Police, The Fourth Amendment, Qualified Immunity

Novice’s Corner: QI shields negligent behavior by the government

with one comment

Sometimes I do an Egghead’s Corner for the lawyers in the audience (if any).  This morning I decided to do a Novice’s Corner, aimed at explaining the more fundamental parts of qi (qualified immunity) law.  QI law has an “intent element,” which means that a policeman (or other government actor) needs to have a certain frame of mind to lose immunity to civil suits brought under federal law.  Roughly speaking, the police officer must be causing damage recklessly, worse (for example, intentionally), in order to lose her qi and thereby subject herself to paying out damages.  Notably, behavior that is merely negligent is not enough — the police officer keeps qi in that case and the injured party walks from her lawsuit emptyhanded.

Case:  CAMINATA v. COUNTY OF WEXFORD, Court of Appeals, 6th Circuit 2016

What happened:  Arson investigator did a bad arson investigation that ended up putting a guy in prison.  Project Innocence got the guy effectively exonerated after many years in prison.  However, the arson investigator gets qi, and has no liability for the innocent guy’s stint in the joint, because the court found the investigator’s behavior to be “negligent,” and not so bad as to be considered “reckless.”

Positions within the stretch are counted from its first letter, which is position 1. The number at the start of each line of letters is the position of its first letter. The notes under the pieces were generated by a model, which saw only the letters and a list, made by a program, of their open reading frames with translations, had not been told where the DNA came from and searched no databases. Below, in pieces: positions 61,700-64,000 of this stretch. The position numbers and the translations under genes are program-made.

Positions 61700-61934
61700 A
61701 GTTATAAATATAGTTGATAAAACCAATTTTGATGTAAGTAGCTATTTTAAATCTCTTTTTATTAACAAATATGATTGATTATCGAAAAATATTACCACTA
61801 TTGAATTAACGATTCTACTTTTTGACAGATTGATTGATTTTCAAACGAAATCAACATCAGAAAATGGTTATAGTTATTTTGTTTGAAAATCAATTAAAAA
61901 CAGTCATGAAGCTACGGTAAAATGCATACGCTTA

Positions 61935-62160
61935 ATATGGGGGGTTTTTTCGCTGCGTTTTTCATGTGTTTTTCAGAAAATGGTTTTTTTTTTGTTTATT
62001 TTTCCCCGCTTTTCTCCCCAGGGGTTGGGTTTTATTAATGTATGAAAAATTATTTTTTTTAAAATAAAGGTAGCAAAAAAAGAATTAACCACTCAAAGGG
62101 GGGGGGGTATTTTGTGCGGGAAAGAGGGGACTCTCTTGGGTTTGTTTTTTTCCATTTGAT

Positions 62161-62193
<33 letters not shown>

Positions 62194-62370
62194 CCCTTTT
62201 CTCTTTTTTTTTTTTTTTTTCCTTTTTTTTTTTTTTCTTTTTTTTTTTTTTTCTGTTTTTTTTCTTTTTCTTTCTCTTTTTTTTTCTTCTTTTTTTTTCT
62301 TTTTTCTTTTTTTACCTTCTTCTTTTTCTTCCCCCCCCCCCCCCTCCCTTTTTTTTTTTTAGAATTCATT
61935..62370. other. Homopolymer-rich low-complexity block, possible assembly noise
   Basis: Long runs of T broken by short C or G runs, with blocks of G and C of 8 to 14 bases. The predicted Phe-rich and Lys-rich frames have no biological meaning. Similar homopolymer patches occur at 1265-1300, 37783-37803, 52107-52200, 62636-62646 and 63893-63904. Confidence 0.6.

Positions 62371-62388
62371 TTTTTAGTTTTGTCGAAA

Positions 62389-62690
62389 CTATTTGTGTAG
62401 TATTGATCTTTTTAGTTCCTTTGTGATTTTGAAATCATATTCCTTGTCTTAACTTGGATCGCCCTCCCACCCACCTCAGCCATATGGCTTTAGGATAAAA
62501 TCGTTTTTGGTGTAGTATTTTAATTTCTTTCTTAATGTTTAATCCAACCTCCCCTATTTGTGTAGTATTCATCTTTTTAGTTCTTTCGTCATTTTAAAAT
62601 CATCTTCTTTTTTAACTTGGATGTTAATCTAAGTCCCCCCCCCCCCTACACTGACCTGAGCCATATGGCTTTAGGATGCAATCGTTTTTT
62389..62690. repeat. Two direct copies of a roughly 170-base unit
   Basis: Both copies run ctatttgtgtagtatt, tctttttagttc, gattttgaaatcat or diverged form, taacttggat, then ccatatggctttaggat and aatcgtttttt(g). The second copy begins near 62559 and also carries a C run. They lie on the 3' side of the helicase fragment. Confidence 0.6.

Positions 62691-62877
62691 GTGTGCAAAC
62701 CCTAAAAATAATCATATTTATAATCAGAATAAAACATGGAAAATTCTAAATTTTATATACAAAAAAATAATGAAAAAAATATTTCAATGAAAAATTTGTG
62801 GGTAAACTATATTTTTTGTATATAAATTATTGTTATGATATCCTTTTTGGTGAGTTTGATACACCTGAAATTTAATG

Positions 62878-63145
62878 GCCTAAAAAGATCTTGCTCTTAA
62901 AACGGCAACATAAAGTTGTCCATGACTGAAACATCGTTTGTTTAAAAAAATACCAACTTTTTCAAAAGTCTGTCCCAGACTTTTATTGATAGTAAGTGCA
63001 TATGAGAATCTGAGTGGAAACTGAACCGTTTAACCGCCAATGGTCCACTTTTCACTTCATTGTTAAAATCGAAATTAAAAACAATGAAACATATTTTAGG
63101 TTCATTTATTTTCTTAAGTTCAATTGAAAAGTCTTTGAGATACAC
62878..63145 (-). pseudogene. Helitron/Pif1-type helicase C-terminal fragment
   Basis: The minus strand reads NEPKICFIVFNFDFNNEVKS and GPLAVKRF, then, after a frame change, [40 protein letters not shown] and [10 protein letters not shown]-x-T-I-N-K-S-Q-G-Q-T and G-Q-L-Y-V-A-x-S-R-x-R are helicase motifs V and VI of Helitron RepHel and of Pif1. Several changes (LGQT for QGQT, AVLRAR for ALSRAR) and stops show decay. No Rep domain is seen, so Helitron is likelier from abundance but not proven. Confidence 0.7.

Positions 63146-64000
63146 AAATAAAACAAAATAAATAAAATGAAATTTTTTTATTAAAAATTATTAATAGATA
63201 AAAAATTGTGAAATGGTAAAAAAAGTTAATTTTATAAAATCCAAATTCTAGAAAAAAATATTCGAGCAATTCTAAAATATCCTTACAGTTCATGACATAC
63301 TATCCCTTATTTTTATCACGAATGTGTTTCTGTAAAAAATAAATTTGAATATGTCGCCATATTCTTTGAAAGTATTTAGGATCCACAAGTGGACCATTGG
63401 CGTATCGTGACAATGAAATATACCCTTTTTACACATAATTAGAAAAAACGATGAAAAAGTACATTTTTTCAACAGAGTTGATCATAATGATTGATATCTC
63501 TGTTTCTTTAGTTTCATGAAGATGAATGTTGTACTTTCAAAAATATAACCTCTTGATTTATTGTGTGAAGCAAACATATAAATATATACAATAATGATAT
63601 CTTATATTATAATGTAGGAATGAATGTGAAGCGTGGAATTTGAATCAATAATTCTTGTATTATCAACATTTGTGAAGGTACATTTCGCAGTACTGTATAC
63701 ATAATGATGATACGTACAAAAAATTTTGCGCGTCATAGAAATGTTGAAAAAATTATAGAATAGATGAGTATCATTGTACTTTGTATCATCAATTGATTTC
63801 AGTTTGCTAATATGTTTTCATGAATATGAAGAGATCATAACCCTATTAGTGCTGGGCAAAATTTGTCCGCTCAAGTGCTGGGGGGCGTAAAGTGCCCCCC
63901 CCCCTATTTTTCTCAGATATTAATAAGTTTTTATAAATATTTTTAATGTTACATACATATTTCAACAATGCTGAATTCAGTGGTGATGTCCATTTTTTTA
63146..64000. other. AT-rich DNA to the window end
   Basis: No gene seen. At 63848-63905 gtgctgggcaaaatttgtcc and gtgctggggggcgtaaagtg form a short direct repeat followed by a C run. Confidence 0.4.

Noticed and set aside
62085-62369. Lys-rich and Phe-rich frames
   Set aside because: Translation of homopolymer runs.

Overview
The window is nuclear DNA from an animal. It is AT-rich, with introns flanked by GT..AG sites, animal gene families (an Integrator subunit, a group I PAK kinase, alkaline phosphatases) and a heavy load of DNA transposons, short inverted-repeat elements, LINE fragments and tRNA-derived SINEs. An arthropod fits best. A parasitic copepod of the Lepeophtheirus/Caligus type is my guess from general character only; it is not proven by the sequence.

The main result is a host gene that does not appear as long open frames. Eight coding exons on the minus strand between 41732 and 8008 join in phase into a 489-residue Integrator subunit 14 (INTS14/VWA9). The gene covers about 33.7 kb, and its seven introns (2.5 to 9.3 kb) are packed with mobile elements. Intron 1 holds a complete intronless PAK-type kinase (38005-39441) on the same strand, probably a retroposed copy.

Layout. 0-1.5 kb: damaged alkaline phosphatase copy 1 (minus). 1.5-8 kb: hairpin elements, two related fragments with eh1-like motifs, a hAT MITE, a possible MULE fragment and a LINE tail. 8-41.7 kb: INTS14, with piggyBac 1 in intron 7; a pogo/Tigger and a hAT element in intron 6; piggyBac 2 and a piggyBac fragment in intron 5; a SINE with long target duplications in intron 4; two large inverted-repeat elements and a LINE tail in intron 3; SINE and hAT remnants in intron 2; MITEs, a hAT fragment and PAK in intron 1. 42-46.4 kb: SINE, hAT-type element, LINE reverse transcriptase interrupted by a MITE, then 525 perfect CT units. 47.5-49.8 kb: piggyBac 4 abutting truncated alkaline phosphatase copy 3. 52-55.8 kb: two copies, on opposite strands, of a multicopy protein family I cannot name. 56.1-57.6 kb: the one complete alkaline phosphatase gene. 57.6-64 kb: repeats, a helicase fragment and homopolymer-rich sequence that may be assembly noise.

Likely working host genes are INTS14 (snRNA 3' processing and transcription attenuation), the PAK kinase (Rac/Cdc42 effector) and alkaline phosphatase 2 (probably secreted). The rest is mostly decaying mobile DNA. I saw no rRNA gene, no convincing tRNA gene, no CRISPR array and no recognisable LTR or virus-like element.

Criticism:  QI law developed in an environment where it was assumed that the government actor would be personally liable, and that government actors did not make enough, as public servants, to be expected to bear the risk that a negligent decision would personally bankrupt them.  This assumption seems unrealistic in the modern world.  It seems to me like the government should be liable for negligently caused damages of its employees, just like a private business would.  I will leave a discussion of respondeat superior and qi law for another time (not a Novice’s Corner post!).

Written by Burgers Allday

November 22, 2016 at 7:07 am

Posted in Uncategorized

One Response

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  1. I think your’e right. individual officers don’t pay the damages if they are successfully sued for civil rights violations…their employer (or its insurance co.) does. that means the employer is responsible for the intentional acts of its employees but not for their negligence. usually its the other way around. maybe that’s because the employer can better prevent negligence than intentionally wrongful acts.

    but i suppose whatever the legal rationale for excluding civil rights suits alleging negligent violations, it may also be based on a fear that allowing such suits would invite too much litigation and unduly encumber law enforcement.

    Bill O'Brien

    November 23, 2016 at 12:10 pm

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